Looking ahead, hobbyists are hoping that this surge in interest could pave the way for Mini 4WD to become a professional sport in the future.


Bimo Pradikto, a 33-year-old businessman, said as a boy he could only afford to buy basic Mini 4WD kits while his more affluent friends were able to buy parts and upgrades which helped them to win races and competitions.

“I played as a kid but my allowance was small. Most of the time, I would only watch as other kids play,” he told CNA. 

“Now I have my own business and my own money, so during lockdown I thought: ‘why don’t I play again?’ You can say it was payback.”     

Pradikto said he eventually bought several model cars and accessories and built his own track at home. “I was so hooked, I decided to build my own team and participated in races,” he recounted.

A collection of vintage Mini 4WD model cars at Bosku Garage hobby store in Jakarta, Indonesia as the hobby for model car racing is enjoying revival because of the pandemic. (Photo: CNA/Nivell Rayda)

Sulthany said he also played Mini 4WD as a kid but gave up on his hobby when entered junior high school. The freelance photographer picked up his model cars again during the pandemic, because he had more spare time as events and weddings were postponed or called off entirely during lockdowns.

“I watched YouTube of people playing (Mini 4WD). It just so happened I still have (Mini 4WD) from when I was little. I rebuilt them and I was hooked,” he said.

Graphic designer Doli Tobing said he was initially hesitant to pick up his childhood hobby again.

The 43-year-old last played with Mini 4WD around 30-years ago and he was overwhelmed when he tried to keep up with decades of technological advances and breakthroughs in the circuit.

“I was shocked with how far (Mini 4WD) has come since the last time I played it,” he told CNA adding that there are now new models, configurations and accessories which were not around in the 1990s.

But Tobing said he was intrigued to know more, meeting up with old friends who played Mini 4WD as adults because of the pandemic. He often met up with them at hobby shops and Mini 4WD tracks while his 9-year-old son tagged along.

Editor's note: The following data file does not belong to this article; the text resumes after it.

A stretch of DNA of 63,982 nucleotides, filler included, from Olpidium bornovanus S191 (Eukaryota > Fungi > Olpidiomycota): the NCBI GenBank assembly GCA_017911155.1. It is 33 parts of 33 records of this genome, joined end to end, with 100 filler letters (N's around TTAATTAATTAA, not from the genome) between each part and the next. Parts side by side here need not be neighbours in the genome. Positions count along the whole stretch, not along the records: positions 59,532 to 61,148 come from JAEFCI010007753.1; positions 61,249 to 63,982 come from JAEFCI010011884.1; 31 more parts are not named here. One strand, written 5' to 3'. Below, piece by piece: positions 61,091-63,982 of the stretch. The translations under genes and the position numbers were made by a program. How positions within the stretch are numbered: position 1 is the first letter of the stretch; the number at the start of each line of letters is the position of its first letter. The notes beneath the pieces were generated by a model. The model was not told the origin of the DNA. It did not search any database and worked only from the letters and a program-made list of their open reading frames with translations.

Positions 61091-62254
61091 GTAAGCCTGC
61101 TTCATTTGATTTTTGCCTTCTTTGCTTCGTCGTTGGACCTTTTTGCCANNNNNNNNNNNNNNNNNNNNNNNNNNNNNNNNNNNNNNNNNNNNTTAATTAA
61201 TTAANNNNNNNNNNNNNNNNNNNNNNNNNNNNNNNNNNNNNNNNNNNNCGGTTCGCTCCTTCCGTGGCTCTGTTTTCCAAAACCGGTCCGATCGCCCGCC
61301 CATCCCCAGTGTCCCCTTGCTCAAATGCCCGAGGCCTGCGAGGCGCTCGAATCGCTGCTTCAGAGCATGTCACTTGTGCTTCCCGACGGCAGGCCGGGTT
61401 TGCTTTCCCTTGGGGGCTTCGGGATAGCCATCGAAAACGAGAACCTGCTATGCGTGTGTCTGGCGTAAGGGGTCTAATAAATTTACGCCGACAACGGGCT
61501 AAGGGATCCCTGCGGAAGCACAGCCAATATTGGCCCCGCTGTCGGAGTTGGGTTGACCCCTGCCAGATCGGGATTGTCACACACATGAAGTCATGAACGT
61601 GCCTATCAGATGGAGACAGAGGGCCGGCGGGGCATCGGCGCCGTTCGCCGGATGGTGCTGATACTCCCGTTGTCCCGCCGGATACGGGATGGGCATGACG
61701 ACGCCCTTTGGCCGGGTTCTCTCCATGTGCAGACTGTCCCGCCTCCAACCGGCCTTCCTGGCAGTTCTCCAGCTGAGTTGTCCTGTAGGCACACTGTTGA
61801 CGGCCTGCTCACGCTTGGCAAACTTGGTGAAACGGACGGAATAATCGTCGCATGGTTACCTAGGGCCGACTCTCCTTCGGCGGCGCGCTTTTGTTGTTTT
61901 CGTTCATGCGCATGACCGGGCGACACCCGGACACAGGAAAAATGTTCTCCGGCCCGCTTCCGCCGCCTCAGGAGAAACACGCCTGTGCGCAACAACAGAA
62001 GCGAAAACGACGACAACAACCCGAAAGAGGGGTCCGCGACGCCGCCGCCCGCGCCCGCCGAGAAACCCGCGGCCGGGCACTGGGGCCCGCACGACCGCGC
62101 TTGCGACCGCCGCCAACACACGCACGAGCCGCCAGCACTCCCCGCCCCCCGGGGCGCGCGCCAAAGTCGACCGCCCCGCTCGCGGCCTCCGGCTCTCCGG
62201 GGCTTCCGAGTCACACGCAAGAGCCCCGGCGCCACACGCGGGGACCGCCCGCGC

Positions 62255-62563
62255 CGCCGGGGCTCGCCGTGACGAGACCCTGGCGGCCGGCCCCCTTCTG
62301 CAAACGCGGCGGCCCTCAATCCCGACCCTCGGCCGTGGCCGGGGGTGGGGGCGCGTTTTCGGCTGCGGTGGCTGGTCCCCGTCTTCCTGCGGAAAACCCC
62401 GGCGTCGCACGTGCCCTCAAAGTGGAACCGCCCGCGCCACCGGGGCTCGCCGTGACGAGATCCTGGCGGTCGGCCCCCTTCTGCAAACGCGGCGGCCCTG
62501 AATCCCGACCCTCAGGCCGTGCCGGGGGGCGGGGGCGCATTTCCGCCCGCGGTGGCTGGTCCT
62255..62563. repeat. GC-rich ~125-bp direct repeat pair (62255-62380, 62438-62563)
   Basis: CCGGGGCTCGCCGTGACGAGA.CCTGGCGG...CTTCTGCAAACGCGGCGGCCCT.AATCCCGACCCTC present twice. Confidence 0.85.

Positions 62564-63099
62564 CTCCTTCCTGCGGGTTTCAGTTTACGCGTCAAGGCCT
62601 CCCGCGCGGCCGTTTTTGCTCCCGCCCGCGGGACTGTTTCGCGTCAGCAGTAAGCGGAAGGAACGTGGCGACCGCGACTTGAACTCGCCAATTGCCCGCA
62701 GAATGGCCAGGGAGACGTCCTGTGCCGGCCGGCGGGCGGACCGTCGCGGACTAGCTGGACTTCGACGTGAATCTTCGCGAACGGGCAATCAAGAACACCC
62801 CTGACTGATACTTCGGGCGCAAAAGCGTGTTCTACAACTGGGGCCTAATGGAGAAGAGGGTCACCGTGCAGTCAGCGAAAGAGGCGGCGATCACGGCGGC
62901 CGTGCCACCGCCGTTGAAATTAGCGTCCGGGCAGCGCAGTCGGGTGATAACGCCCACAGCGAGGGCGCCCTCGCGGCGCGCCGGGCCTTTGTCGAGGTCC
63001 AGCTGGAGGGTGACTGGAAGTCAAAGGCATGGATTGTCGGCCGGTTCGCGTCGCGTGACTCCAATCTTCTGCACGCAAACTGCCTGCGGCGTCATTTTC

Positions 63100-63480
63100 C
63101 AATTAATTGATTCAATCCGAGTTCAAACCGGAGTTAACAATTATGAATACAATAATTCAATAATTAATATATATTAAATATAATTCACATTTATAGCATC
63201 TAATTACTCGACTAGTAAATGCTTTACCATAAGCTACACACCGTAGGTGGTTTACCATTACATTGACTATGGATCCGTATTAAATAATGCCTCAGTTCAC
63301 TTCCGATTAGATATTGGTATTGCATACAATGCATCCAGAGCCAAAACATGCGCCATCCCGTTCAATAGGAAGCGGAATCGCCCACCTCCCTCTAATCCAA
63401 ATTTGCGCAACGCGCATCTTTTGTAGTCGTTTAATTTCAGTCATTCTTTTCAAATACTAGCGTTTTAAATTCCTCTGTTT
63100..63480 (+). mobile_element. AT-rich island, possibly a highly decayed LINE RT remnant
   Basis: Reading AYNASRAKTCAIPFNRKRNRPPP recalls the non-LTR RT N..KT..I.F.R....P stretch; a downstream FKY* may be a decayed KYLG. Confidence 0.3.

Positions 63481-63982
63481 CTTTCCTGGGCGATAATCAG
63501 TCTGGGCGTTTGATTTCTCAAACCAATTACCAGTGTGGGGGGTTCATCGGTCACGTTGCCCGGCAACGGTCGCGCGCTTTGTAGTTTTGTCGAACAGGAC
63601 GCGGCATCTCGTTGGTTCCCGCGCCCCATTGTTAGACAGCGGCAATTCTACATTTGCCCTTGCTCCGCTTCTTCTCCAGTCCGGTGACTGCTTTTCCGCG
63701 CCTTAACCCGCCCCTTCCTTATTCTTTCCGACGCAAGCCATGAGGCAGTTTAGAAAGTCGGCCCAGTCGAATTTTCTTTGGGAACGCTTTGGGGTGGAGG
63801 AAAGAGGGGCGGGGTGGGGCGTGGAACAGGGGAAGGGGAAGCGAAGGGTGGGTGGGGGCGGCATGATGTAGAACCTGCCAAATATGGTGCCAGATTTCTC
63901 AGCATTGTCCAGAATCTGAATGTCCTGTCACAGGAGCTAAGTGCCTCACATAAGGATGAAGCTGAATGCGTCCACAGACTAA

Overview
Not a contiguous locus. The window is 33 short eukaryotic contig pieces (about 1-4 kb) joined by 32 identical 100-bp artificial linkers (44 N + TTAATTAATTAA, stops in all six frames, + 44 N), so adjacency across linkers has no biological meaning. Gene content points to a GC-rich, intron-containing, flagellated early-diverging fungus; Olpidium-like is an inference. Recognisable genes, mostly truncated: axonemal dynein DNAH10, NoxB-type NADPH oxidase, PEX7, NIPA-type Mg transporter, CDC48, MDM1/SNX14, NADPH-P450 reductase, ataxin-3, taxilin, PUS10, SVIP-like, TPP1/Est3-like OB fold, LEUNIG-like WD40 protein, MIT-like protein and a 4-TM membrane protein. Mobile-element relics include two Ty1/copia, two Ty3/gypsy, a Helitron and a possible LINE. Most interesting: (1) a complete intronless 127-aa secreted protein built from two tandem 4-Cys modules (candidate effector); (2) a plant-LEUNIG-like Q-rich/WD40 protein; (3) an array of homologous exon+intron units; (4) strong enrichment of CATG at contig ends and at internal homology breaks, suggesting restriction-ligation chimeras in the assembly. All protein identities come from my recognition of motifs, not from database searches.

“It was my son who said that he wanted to get his hands on (Mini 4WD),” he said. Eventually, both father and son were hooked.


The boom proved to be good business for Fajar Aditya, who co-owns Bosku Garage Mini 4WD shop along with Sastramihardja.

As someone who has been playing Mini 4WD regularly since 2014 and won numerous national and international championships, people have been reaching out to the 36-year-old for his knowledge and skills in building competition ready cars.

“Business has grown two or three-fold since the pandemic began,” Aditya told CNA.

“When I was starting out in 2014, there were maybe around 20 people who regularly played (Mini 4WD). There was only one place in the whole of South Jakarta where you could play (Mini 4WD),” he said.

“Today, almost every hangout area like those in South Jakarta have their own communities and small clubs. The growth has been exponential.”

The co-owner of Bosku Garage hobby shop, Fajar Aditya said his business has grown by two to three times after the pandemic caused a revival in Mini 4WD racing in Indonesia. (Photo: CNA/Nivell Rayda)

Aditya said a client can spend anywhere from 1.5 million rupiah (US$ 105) to 7.5 million rupiah (US$ 525) to build competition ready cars.

The Mini 4WD shop owner believes that the industry would continue to grow as more places began building their own Mini 4WD tracks and competitions are being held more regularly.

“If it weren’t for these competitions (Mini 4WD) would not be as big as it is today. It would just be another toy that people play at home or a collection sitting at someone’s shelves,” he opined.